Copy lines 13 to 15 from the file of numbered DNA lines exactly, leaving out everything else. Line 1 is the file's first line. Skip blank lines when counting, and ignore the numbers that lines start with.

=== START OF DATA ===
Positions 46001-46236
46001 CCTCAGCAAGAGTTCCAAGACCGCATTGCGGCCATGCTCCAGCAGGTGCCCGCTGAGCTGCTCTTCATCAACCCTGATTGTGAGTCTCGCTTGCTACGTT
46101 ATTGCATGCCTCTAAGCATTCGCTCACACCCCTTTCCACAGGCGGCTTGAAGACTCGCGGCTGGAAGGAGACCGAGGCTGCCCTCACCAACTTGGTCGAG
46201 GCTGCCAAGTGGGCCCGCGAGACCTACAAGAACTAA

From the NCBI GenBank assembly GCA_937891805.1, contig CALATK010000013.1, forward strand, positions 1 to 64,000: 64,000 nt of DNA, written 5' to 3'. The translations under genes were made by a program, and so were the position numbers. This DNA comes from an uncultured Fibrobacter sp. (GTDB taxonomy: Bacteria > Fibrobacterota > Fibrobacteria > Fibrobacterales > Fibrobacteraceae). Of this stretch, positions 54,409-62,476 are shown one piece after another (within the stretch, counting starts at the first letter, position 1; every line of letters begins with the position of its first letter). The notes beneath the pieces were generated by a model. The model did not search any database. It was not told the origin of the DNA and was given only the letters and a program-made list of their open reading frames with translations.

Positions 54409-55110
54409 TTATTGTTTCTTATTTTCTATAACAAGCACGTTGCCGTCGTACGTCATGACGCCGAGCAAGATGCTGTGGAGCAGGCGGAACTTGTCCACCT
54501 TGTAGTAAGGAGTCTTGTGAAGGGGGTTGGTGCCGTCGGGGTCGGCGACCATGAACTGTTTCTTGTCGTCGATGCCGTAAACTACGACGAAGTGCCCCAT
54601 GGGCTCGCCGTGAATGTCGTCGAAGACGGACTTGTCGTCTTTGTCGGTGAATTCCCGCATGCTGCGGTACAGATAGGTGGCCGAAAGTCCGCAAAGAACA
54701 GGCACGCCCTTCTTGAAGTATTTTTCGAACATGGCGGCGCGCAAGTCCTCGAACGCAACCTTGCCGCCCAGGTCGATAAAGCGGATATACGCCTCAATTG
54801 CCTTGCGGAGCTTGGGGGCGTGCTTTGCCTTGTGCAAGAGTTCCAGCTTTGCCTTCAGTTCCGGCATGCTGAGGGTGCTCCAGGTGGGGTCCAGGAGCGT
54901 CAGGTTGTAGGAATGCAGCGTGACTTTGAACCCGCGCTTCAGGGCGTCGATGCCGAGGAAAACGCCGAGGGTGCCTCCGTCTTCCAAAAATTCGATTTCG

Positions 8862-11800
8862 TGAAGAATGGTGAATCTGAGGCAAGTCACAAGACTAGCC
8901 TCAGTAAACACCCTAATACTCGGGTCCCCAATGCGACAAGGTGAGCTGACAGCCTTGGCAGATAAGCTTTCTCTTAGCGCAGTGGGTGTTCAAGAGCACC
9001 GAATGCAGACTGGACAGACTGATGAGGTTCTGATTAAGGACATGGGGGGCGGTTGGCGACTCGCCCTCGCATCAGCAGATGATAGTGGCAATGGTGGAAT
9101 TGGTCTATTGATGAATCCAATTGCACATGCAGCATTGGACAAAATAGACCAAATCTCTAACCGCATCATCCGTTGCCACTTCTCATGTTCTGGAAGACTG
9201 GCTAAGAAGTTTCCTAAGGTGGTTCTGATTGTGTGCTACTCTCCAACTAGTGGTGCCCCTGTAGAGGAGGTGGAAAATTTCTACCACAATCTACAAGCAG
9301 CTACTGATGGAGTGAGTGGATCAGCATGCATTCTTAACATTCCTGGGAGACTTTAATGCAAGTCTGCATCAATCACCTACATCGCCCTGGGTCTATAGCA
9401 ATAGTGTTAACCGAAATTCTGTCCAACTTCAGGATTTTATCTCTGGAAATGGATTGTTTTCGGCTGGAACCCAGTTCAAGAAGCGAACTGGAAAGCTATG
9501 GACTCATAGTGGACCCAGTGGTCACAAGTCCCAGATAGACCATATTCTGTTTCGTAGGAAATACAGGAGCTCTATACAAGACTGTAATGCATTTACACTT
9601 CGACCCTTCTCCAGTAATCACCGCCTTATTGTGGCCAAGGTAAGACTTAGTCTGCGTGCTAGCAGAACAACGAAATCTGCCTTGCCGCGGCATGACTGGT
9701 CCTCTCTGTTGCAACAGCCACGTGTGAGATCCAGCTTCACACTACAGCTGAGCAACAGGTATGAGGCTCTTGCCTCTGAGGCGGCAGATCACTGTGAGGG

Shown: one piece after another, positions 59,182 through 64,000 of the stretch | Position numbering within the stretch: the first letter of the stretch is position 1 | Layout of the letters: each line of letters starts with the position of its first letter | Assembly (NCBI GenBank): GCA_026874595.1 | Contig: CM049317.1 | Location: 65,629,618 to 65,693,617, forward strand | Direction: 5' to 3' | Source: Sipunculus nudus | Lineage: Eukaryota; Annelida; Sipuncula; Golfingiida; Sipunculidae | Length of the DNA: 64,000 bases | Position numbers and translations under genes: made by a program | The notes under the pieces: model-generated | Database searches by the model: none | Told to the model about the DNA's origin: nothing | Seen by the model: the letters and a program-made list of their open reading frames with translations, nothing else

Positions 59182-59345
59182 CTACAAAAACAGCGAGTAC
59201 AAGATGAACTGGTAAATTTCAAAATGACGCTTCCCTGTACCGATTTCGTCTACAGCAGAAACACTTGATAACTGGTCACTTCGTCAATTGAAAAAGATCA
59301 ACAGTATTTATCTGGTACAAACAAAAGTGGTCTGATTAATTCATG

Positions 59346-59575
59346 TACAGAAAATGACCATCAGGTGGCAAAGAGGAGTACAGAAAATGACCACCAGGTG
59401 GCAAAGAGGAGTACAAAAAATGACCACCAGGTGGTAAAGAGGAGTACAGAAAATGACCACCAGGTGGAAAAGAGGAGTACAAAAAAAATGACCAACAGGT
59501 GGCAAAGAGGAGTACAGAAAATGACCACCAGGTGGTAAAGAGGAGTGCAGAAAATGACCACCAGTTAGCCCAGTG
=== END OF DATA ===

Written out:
Positions 8862-11800
8862 TGAAGAATGGTGAATCTGAGGCAAGTCACAAGACTAGCC
8901 TCAGTAAACACCCTAATACTCGGGTCCCCAATGCGACAAGGTGAGCTGACAGCCTTGGCAGATAAGCTTTCTCTTAGCGCAGTGGGTGTTCAAGAGCACC